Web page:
A near-term iterative forecasting system successfully predicts reservoir hydrodynamics and partitions uncertainty [article]

R Quinn Thomas, Renato J Figueiredo, Vahid Daneshmand, Bethany J Bookout, Laura K Puckett, Cayelan C Carey
2020 bioRxiv   pre-print
Freshwater ecosystems are experiencing greater variability due to human activities, necessitating new tools to anticipate future water quality. In response, we developed and operationalized a near-term iterative water temperature forecasting system (FLARE; Forecasting Lake And Reservoir Ecosystems) that is generalizable for lakes and reservoirs. FLARE is composed of: water quality and meteorology sensors that wirelessly stream data, a data assimilation algorithm that uses sensor observations to
more » ... sor observations to update predictions from a hydrodynamic model and calibrate model parameters, and an ensemble-based forecasting algorithm to generate forecasts that include uncertainty. Importantly, FLARE quantifies the contribution of different sources of uncertainty (parameters, driver data, initial conditions, and process) to each daily forecast of water temperature at multiple depths. We applied FLARE to a temperate reservoir during a 100-day period that encompassed stratified and mixed thermal conditions and found that daily forecasted water temperatures were on average within 0.91°C at all depths of the reservoir over a 16-day forecast horizon. FLARE successfully predicted the onset of fall turnover eight days in advance, and identified meteorology driver data and downscaling as the dominant sources of forecast uncertainty. Overall, FLARE provides an open-source and easily-generalizable system for water quality forecasting for lakes and reservoirs to improve management.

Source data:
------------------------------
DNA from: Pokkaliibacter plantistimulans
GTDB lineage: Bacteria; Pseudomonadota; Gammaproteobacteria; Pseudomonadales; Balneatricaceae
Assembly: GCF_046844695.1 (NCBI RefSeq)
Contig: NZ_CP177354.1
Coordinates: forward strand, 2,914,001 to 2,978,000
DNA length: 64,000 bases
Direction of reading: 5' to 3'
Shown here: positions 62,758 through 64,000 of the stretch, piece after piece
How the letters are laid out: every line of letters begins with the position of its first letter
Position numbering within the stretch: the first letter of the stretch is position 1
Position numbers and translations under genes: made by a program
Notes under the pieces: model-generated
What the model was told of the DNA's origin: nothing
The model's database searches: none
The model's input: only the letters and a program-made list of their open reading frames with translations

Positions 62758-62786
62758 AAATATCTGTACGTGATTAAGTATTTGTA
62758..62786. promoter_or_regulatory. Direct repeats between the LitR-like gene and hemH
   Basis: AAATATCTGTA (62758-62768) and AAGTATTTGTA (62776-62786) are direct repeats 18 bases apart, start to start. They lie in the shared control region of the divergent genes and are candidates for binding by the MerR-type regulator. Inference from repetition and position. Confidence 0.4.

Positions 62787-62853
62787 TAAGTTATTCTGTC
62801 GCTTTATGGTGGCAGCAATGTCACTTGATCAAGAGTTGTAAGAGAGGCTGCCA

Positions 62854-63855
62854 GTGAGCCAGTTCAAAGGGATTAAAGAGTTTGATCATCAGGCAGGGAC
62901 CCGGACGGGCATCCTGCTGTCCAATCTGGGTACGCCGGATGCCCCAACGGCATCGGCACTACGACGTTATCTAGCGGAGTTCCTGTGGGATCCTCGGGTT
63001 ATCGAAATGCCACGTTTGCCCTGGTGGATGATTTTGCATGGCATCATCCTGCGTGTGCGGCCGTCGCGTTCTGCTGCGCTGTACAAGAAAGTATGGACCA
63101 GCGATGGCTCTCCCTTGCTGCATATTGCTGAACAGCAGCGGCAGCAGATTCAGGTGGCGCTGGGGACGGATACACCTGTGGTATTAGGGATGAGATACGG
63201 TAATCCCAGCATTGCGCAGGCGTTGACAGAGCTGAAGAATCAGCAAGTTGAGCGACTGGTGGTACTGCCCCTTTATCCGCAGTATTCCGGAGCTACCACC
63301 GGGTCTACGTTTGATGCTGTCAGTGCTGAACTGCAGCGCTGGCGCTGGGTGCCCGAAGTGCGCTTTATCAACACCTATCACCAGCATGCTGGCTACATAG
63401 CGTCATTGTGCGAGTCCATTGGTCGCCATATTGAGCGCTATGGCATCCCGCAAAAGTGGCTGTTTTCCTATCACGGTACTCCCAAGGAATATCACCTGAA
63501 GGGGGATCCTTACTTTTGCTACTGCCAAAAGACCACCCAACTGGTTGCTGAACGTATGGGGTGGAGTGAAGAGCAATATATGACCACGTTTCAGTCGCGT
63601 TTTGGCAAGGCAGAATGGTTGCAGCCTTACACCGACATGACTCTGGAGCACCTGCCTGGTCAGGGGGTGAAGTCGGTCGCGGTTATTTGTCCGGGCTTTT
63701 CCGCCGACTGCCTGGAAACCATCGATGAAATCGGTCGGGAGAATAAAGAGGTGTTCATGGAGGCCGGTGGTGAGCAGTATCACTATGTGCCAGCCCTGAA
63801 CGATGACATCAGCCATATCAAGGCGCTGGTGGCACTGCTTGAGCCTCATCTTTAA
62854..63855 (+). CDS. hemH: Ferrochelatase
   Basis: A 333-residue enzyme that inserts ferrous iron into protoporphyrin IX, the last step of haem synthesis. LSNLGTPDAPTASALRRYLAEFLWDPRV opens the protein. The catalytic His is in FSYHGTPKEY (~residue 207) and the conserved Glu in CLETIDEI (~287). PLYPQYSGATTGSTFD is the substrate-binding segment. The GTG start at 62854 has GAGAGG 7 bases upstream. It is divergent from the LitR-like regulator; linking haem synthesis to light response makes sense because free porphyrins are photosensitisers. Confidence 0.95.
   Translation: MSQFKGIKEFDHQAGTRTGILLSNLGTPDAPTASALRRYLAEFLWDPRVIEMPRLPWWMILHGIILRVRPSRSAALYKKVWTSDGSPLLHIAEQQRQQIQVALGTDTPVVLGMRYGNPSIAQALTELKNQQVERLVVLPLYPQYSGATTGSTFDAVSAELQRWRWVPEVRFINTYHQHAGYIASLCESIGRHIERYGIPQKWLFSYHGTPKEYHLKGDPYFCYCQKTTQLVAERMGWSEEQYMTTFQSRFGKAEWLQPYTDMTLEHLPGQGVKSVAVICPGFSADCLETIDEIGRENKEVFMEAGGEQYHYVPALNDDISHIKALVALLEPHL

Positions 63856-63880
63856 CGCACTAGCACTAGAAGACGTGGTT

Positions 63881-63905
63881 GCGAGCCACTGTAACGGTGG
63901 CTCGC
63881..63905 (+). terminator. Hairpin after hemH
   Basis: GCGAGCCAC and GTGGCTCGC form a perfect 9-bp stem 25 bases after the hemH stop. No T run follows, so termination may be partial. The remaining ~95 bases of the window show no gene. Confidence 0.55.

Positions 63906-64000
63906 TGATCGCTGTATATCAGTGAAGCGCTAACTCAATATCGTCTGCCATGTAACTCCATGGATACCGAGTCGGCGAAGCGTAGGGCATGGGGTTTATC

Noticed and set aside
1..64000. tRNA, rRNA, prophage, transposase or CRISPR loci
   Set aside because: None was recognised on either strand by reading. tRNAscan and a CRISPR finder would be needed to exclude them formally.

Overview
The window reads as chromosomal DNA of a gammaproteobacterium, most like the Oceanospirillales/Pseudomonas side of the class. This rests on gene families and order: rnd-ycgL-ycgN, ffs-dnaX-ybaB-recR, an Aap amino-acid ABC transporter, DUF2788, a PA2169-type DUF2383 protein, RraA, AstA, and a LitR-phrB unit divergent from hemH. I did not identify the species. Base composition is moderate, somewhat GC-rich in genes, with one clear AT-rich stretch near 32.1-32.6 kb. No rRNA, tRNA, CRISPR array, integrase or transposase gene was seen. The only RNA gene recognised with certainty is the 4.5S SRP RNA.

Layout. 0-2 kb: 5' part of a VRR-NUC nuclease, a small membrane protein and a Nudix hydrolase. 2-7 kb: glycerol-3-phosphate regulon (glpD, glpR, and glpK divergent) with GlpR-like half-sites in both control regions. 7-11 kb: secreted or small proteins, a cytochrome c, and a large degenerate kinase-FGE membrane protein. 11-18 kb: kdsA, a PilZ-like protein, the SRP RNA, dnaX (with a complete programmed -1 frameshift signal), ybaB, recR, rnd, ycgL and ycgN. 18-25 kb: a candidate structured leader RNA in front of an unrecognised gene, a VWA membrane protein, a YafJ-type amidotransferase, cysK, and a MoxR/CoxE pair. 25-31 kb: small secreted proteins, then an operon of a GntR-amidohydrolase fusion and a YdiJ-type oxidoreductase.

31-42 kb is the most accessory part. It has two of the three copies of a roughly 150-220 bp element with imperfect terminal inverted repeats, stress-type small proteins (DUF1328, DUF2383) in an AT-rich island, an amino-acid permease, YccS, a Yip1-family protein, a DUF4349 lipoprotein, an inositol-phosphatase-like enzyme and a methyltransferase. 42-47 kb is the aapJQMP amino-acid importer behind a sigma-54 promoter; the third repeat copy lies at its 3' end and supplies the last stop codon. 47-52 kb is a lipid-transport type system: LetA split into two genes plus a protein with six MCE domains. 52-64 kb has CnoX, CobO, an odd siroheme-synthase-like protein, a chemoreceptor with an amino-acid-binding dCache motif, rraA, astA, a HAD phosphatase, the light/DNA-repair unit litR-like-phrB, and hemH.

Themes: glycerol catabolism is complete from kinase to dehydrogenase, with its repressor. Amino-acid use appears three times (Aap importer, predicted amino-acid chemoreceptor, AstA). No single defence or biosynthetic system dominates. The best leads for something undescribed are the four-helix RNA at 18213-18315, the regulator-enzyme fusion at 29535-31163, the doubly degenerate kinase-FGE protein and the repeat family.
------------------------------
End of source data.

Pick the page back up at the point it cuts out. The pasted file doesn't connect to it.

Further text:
doi:10.1101/2020.01.22.915538 fatcat:zpsqles6ebenrbax3qjonwgzbq